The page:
Regardless, I’d never seen one well (only had one previous momentary glimpse as one flew off). I cannot really qualify that as anything more than a record. So, with the call loaded onto my phone and the Bluetooth speaker in hand, John and I began our game of Marco Polo. We were able to entice a good number of birds to interact with us, and finally two flew over the road, giving us great views of the vibrant ruby primaries. This in and of itself was a real treat. John himself had only seen two in his life. We just saw two within 10 minutes. John was giddy and wanted to try heading into the forest via trail to see if we could get a perched specimen. We also tried for the trogon here, but I’ll cut to the chase: no luck today for this higher altitude forest-dwelling beauty. The turacos, however, were obliging us with their continued calls.
After about 15 minutes, one individual flew in and perched beautifully for us. We were amazed at seeing it call out and make a variety of calls neither of us have ever heard. We were sad to not be able to record them. It was almost a bugling cough. Turacos do not chirp; they’re too large. But this was perhaps the closest thing to it. Quite special in my opinion. We spent about 25 minutes enjoying the turaco and watched it preen, rest, call, and eat out in the open (though very high up). This was the best viewing experience I’ve ever had with a turaco and, for it to be this shy species, I was thrilled.
We trudged out to the road and made for a forest clearing where Klaas’s and Diederics cuckoos are known to be present this time of year. However, after many minutes we’d only progressed about 100 meters down the trail due to mud. We decided to bag that objective and went back to forest station block to spend time with the blue headed bee-eaters and great blue turacos before the fast approaching rains arrived. We made a quick stop to try for the African emerald cuckoo and pygmy kingfisher, but both were misses. The bee-eaters were zipping through the air, but within minutes, everything went quiet. Then the claps of thunder announced why it’s called the rainforest. We took shelter in a small structure for 45 minutes to let the storm pass. Upon emergence, we found our white-morph paradise flycatcher and also realized that we’d only encountered the first cell of what would be an all-day storm.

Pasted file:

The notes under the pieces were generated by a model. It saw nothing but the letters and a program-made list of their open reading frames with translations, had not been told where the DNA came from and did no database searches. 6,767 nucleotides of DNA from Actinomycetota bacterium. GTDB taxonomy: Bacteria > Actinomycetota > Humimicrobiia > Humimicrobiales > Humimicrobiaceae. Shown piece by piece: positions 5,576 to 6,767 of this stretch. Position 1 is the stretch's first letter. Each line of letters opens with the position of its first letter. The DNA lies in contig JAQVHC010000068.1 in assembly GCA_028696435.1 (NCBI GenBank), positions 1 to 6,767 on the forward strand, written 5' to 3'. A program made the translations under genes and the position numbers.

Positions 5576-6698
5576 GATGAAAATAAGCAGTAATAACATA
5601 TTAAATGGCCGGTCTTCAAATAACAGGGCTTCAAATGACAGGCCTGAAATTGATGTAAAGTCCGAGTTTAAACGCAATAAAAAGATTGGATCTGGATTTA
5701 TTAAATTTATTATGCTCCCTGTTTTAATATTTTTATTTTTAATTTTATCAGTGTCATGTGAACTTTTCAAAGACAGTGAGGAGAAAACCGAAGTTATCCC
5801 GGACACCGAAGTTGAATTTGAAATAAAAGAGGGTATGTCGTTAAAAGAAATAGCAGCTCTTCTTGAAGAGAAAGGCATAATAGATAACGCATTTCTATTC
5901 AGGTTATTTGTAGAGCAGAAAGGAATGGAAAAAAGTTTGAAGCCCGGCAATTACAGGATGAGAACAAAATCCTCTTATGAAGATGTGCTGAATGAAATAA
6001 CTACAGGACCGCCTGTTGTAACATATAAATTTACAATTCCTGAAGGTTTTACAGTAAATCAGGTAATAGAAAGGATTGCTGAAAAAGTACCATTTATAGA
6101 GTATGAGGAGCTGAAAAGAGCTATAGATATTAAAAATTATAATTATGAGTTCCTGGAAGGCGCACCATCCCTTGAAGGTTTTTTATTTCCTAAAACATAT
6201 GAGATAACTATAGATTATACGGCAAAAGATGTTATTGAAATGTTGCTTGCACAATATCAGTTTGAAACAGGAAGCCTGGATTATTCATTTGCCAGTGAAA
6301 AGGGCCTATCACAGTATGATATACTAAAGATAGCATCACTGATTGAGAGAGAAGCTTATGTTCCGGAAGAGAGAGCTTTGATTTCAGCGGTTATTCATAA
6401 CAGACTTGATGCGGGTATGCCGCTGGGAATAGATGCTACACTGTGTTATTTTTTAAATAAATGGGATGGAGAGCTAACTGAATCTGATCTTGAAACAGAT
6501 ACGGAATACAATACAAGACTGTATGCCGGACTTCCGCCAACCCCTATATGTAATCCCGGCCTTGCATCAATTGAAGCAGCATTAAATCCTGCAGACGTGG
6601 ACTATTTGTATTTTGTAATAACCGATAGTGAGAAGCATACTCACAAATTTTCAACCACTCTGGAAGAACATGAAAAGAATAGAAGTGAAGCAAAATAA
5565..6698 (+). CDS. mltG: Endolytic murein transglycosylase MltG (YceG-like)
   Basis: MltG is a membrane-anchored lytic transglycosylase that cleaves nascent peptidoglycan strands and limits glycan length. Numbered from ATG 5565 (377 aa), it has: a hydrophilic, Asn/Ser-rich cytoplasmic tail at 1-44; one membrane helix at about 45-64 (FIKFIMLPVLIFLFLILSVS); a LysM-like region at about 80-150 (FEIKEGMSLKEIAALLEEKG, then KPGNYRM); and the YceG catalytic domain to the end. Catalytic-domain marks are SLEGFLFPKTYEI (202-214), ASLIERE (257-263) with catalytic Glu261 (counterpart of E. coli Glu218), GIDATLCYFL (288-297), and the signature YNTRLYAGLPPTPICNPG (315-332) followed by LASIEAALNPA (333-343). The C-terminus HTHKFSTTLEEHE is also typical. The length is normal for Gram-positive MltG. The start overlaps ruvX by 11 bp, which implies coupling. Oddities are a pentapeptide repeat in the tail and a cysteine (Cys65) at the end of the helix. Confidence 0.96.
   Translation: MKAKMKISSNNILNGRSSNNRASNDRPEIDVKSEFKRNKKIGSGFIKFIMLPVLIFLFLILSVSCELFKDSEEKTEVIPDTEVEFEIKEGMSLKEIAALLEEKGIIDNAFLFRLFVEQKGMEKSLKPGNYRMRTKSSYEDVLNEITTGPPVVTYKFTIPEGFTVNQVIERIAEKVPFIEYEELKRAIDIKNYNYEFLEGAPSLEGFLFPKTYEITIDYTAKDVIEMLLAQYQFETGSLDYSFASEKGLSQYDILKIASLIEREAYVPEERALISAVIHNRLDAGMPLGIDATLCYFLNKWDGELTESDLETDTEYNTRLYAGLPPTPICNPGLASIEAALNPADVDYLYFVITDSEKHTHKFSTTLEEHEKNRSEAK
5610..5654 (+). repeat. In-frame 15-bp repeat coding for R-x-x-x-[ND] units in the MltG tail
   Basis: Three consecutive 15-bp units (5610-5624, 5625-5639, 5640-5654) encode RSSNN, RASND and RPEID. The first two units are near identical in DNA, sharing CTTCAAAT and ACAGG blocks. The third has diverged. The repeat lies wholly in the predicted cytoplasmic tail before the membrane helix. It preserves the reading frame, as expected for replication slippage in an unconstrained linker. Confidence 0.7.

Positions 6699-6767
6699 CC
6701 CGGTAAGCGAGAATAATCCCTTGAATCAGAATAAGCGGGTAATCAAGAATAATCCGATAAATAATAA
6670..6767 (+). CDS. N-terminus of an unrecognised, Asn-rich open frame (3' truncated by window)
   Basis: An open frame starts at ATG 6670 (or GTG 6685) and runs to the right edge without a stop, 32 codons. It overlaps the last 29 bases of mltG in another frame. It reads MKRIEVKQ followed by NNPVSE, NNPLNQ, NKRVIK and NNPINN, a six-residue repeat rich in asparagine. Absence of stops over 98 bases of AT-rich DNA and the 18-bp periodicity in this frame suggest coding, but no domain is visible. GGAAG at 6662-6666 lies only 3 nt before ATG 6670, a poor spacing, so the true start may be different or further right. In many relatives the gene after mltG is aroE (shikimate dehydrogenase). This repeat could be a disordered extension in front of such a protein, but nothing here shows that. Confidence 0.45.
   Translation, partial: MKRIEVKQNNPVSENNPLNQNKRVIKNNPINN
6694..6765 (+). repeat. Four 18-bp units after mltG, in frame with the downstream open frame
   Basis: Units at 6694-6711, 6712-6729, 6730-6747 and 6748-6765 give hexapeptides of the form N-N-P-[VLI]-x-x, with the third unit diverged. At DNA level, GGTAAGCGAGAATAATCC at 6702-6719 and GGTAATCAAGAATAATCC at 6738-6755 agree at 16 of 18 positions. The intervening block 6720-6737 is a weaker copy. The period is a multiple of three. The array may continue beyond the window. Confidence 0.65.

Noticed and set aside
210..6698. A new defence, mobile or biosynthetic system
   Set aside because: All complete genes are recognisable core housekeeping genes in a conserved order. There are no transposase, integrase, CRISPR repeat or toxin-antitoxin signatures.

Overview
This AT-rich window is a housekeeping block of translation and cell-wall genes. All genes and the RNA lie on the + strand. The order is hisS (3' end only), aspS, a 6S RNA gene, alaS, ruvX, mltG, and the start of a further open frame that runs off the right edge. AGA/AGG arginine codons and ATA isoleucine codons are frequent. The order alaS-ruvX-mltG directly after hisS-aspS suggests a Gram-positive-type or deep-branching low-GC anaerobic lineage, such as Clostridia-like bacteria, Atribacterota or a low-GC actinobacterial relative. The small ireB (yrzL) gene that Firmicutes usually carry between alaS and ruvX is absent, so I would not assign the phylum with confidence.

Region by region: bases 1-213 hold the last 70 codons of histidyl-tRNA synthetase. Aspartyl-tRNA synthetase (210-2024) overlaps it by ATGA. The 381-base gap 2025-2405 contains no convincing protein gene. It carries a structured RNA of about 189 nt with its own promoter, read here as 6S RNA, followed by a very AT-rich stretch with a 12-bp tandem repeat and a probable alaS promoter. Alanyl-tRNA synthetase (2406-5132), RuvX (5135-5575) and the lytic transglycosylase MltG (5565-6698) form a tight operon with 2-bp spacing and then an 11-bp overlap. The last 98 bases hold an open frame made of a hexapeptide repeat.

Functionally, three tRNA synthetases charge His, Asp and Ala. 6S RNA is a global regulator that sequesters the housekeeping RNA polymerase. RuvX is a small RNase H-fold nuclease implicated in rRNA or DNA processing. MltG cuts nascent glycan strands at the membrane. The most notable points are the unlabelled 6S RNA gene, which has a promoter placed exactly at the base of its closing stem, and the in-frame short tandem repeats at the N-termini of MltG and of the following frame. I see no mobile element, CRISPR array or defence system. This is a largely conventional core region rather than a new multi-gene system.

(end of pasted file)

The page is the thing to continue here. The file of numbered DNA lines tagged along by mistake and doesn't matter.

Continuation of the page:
We called it a day and went back to the car…to find it standing in three inches of water. Over 30 minutes of pushing finally moved it the 20 meters necessary to free it from the muck. John and I parted ways when I dropped him off, and I briefly stopped at Rondo Retreat Center to inquire about availability for the holiday season. I took a brief walk around their trails and found a cooperative white-spotted flufftail, a red headed bluebill, and grey throated barbets. I then drove back home still wearing my gum boots.